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The Pamphlet Collection of Sir Robert Stout: Volume 48

A Question for Parents

A Question for Parents.

What would we think of a father, who should give page 7 a farm to his children, and before giving them possession should plant upon it thousands of deadly shrubs and vines; should stock it with ferocious beasts and poisonous reptiles; should take pains to put a few swamps in the neighbourhood to breed malaria; should so arrange matters, that the ground would occasionally open and swallow a few of his darlings, and besides all this, should establish a few volcanoes in the immediate vicinity, that might at any moment overwhelm his children with rivers of fire? Suppose that this father neglected to tell his children which of the plants were deadly; that the reptiles were poisonous; failed to say anything about the earthquakes, and kept the volcano business a profound secret: would we pronounce him angel or fiend?

And yet this is exactly what the orthodox God has done.

A very pious friend of mine, having heard that I had said the world was full of imperfections, asked me if the report was true. Upon being informed that it was, he expressed great surprise that any one could be guilty of such presumption. He said that, in his judgment, it was impossible to point out an imperfection. "Be kind enough," said he, "to name even one improvement that you could make, if you had the power." "Well," said I, "I would make good health catching instead of disease." The truth is, it is impossible to harmonize all the ills, and pains and agonies of this world with the idea that we were created by, and are watched over and protected by an infinitely wise, powerful, and beneficent God, who is superior to and independent of nature.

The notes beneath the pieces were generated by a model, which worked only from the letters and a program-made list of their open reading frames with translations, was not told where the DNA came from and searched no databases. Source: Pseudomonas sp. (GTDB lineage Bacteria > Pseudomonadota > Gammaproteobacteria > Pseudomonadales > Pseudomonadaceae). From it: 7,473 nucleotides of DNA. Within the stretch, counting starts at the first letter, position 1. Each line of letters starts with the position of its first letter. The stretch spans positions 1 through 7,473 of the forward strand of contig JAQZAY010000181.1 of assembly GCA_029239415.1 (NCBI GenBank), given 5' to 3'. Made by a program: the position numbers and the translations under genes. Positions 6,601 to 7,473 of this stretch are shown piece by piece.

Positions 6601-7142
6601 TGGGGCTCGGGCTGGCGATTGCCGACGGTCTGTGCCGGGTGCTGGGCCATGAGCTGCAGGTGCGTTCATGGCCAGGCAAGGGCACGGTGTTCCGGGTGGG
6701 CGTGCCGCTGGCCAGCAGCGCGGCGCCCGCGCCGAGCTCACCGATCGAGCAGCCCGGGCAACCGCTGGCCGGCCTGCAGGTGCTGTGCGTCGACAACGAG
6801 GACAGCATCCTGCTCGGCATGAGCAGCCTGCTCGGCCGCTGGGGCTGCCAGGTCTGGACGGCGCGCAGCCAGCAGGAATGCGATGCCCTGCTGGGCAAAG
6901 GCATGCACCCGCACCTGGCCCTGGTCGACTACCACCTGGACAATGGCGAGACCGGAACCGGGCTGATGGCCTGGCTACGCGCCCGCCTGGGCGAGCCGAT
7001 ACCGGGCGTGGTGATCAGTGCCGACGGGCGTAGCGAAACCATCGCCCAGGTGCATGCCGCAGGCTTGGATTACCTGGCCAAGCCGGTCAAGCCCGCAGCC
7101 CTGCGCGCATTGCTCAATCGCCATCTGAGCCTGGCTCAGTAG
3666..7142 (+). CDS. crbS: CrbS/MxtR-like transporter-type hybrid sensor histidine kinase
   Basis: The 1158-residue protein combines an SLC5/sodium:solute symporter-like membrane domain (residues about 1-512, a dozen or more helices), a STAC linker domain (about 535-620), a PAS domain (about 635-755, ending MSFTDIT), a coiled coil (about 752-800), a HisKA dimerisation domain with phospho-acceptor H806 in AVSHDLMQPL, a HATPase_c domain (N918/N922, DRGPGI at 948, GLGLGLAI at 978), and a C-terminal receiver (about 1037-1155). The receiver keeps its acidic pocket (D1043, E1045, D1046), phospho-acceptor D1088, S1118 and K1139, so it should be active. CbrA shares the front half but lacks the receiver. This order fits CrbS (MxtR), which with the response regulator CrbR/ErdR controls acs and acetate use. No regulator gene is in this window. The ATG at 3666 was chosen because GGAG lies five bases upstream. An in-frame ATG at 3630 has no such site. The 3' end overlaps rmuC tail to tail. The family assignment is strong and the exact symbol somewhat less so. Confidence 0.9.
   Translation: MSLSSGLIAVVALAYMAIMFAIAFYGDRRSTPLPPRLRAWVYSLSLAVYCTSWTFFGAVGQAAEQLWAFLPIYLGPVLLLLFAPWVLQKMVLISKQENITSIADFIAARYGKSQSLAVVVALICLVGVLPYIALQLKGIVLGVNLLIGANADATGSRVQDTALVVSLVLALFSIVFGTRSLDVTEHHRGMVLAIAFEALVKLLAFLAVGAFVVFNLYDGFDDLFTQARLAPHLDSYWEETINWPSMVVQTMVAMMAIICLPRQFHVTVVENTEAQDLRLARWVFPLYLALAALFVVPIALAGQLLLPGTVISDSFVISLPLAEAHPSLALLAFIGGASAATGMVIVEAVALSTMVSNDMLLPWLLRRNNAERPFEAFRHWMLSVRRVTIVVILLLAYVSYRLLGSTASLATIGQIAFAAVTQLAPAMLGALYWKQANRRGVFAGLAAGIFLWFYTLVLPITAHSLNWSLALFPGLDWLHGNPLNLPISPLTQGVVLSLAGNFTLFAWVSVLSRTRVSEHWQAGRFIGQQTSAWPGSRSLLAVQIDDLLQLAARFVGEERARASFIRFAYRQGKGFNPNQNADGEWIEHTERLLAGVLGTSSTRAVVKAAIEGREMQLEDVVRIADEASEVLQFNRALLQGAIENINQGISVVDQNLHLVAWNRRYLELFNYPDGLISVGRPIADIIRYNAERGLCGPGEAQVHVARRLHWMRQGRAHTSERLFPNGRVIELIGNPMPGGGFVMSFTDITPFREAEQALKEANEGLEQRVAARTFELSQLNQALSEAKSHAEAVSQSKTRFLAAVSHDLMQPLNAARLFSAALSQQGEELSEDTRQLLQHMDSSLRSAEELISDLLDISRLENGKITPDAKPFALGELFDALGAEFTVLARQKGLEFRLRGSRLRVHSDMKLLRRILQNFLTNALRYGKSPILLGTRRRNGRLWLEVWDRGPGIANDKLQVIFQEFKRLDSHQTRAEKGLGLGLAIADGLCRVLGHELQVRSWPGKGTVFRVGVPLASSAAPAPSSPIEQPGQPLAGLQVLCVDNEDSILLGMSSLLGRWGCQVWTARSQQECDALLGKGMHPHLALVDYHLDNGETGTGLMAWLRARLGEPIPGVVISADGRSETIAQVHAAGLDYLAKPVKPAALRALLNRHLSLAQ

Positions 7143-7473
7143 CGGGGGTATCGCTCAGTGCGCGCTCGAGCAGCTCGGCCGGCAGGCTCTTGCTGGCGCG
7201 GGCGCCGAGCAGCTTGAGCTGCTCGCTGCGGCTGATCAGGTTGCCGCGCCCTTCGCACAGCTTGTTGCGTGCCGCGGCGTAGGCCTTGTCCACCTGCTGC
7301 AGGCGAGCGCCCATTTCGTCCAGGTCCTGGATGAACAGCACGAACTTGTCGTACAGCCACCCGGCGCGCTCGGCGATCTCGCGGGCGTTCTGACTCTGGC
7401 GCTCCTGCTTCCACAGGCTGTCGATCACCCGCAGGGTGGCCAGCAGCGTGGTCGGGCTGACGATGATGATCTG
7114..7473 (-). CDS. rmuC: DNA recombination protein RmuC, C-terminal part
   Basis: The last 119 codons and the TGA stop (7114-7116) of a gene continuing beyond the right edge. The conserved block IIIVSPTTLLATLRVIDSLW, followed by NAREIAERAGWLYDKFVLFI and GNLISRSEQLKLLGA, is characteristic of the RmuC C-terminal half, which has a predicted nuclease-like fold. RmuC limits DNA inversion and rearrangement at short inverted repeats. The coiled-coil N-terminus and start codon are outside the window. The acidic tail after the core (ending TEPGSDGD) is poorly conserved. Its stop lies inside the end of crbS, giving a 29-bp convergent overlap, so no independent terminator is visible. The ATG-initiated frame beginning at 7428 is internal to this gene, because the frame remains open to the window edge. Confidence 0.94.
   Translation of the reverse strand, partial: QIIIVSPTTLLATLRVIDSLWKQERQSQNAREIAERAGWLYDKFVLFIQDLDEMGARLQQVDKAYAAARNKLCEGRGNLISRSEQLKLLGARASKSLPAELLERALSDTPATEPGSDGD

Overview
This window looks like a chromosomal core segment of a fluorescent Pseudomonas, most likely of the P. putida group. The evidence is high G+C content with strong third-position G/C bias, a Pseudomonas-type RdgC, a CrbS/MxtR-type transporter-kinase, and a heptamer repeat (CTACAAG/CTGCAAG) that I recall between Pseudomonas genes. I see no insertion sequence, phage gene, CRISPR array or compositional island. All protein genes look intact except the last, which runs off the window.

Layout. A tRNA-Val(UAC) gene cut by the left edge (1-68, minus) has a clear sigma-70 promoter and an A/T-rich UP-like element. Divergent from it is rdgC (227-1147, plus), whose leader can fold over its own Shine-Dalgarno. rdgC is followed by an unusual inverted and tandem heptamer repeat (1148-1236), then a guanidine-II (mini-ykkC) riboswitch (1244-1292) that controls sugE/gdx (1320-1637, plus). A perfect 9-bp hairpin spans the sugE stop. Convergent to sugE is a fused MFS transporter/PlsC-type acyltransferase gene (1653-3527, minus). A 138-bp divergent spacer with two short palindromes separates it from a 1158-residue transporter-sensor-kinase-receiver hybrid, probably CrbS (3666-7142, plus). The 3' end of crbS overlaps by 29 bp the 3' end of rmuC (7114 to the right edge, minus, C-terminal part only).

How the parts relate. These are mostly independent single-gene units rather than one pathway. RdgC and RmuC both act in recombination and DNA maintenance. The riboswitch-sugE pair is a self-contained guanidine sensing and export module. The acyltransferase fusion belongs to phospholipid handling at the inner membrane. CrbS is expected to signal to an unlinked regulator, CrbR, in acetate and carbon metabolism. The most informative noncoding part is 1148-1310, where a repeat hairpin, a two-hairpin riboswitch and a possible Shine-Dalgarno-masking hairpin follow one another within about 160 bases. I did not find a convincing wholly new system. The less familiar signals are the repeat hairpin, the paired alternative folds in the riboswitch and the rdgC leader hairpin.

I hold that the man who roots up the thorns and tares from out the path of life confers some benefit, even if he never sows a seed of good.